Brown’s company denied all accusations in the Times investigation.
A CORE spokesman told DailyMail.com in a statement that ‘incorrect information about confidential discussions with the City has surfaced’ was made public although they didn’t elaborate on which details were inaccurate.
The statement added: ‘The fact is that, for the past 18 months, CORE performed $33million in services for DHS clients, which the City requested, but was not paying for, and CORE struggled to maintain services in the face of payment delays.
‘This situation was untenable, and CORE is in discussions with the City to secure an amicable resolution to minimize impacts on CORE’s clients and employees.’
Brown has since been ordered to pay the city back more than $2.3million for CORE’s ‘excessive executive salaries,’ but the organization refused, which ultimately led to Isaac McGinn, a spokesman for the Department of Social Services (DSS) – the agency that oversees the operation of homeless shelters – announcing that NYC was severing ties with Brown.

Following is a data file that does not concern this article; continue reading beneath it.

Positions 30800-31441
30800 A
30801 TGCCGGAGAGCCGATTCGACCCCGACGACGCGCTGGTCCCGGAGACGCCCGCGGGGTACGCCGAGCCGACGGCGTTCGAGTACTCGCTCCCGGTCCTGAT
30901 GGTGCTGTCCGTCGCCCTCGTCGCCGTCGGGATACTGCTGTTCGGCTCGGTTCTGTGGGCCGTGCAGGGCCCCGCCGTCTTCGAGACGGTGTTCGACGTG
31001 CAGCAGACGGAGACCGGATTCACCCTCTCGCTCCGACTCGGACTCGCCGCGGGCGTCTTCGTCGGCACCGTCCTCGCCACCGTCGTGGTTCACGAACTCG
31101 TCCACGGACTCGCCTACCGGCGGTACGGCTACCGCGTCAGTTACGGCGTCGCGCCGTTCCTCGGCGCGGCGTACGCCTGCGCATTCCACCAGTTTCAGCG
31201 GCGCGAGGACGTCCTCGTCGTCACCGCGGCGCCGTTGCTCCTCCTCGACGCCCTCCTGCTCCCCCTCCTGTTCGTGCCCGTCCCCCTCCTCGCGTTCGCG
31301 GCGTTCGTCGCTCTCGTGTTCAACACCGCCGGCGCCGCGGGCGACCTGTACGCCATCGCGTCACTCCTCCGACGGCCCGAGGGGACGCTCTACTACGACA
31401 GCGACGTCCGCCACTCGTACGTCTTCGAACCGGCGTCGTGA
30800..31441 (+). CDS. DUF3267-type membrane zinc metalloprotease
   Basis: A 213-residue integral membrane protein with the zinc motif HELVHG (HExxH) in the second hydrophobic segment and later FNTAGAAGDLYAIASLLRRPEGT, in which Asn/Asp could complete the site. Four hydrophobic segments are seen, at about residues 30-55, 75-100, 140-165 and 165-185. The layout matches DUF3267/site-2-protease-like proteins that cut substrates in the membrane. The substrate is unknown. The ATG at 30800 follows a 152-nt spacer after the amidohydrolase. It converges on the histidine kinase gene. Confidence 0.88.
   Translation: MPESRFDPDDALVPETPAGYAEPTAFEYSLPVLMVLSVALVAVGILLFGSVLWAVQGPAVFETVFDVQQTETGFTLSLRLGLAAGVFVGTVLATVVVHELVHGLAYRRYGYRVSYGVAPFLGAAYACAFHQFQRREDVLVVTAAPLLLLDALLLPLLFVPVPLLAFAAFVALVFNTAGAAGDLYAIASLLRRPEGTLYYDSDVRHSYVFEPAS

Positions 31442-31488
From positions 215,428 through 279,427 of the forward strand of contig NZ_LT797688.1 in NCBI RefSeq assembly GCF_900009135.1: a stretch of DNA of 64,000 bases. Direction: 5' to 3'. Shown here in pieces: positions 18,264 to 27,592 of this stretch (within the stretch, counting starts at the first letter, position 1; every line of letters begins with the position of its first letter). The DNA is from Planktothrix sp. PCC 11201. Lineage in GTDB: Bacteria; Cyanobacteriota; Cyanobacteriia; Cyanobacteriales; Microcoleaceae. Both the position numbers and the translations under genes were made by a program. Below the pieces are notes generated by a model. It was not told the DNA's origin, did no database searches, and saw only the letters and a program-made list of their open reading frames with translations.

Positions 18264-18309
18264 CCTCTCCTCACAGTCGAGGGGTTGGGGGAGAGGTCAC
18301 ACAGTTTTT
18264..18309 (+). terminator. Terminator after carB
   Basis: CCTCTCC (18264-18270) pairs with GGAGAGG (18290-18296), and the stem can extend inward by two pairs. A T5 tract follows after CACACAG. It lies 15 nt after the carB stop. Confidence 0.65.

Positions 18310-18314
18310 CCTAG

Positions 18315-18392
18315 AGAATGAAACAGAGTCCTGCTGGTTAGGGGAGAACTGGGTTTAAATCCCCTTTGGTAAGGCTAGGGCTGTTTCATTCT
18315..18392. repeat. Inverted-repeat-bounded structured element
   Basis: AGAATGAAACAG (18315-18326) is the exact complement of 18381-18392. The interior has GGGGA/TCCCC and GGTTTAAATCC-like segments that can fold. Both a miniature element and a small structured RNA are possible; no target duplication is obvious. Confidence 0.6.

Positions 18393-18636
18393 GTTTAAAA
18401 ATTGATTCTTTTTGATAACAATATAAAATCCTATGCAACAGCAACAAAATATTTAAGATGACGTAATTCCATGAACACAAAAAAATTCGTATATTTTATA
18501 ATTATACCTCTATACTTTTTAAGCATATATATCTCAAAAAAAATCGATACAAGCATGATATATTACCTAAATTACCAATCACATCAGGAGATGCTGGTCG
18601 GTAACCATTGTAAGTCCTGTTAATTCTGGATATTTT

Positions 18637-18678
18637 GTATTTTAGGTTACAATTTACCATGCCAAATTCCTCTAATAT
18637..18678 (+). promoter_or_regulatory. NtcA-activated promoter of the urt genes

‘We and the mayor were crystal clear that if CORE did not reform in response to our corrective actions, the city would have no choice but to end our relationship with them,’ McGinn said in a statement.
‘CORE’s repeated defiance has made clear they do not intend to change their ways or get their act together.’
According to The Times, in a letter to officials at DSS, Brown suggested that it was his decision to stop working with NYC. CORE was also reportedly providing services for more than a year without payment from the city.
‘I am proud of what CORE achieved,’ Brown wrote in a letter to The Times.
In an earlier statement provided to DailyMail.com CORE claimed The Times’ story ‘contains numerous inaccuracies, including false claims made by the City of New York, and rehashes outdated and unsubstantiated allegations against CORE or its leadership in a seeming effort to attack the integrity of a successful African American business leader’.